Monday, May 3, 2010

The Gardener by SA Bodeen + Contest!

Pub date June 2010.

Mason has never known his father, but longs to. All he has of him is a DVD of a man whose face is never seen, reading a children's book. One day, on a whim, he plays the DVD for a group of comatose teens at the nursing home where his mother works. One of them, a beautiful girl, responds. She is part of a horrible experiment intended to render teenagers into genetically engineered, self-sustaining life-forms who don't need food or water to survive. And before he knows it, Mason is on the run with the girl, and wanted, dead or alive, by the mysterious mastermind of this evil plan, who is simply called the Gardener.

Will Mason be forced to destroy the thing he's longed for most?
(book back blurb)

Depending on how this book is pitched, it could either be science fiction or horror. The whole genetic mutation slant can totally be science fiction but creating a master race of kids that don't need to eat is kind of Children of the Corn-ish. Very creepy.

The plot was a little slow to start but once the robotic girl got involved, things got interesting. While I felt the writing dragged in some parts, alluding way too long as to what was all really going on, it kept me wanting to read until the end, especially when Mason started to develop feelings for the girl whose name, for most of the time, he didn't even know.

Is that wrong of me? Here I stand, slamming those horrible "OMG I lurve heeeeeeeeeeem" plots where the MC's female and has known the dude for like 30 seconds. Mason's situation, on the surface, isn't any different. The main plot takes place over the course of about 24 hours. 36 at most. Yet by the end he's so compelled to make sure this girl is okay and drawn to her that he can't bear to leave her behind. But to me they are profoundly connected. To the outside world, they're both freaks: Mason with his scarring and the girl with her being, you know, part plant. Yet they understand each other and both see beyond that. Not to mention I think anyone would want to make sure a human they connected with was okay after finding out they're being used as a science experiment. I would think that's inherent. But does this make me a hypocrite? It's okay because it's a guy but not if it's a girl? Maybe it's okay because the girl doesn't berate Mason and treat him like shit? Maybe because she's not a stalker but merely pseudo-plant life seeking sunlight? Maybe because Mason isn't so fantasmagorically in love with the girl that that's all he talks about? Someone help me here.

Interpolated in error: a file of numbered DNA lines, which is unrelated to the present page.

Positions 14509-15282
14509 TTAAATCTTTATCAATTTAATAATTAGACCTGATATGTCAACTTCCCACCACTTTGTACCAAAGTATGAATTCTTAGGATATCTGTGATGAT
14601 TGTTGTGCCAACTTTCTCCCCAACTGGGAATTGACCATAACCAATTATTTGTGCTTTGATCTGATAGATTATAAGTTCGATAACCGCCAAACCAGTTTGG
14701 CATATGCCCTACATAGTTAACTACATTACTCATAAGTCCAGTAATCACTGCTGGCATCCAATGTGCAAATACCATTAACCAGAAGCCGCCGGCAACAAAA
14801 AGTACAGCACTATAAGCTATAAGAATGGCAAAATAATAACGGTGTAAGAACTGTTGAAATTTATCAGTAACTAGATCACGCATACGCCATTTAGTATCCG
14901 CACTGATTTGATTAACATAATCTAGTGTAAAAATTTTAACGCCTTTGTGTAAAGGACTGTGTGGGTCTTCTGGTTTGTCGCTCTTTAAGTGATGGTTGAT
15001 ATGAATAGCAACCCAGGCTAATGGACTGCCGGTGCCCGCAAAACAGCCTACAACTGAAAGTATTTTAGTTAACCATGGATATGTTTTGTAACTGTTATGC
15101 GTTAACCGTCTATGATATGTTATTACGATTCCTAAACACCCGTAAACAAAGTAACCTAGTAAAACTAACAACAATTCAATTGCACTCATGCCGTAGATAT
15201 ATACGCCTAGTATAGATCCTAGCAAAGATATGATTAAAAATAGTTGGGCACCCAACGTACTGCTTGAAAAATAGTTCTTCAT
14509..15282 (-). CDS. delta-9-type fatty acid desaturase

The whole "world gone crazy" aspect is pretty damn creepy. The science they talk about in the book, the inevitability of the earth running out of food, is true. Like The Hunger Games takes reality TV to a whole new level, The Gardener takes sustaining human life to a whole new level. The scary thing is, who's to say this concept, of creating a race of people totally self-sustaining, hasn't been thought up already? Who's to say it's not in the developmental stages yet? It's freaky the lengths people might go to in order to survive. I liked that creepy aspect and I think because of the fact that it's thisclose to being real, it's even creepier.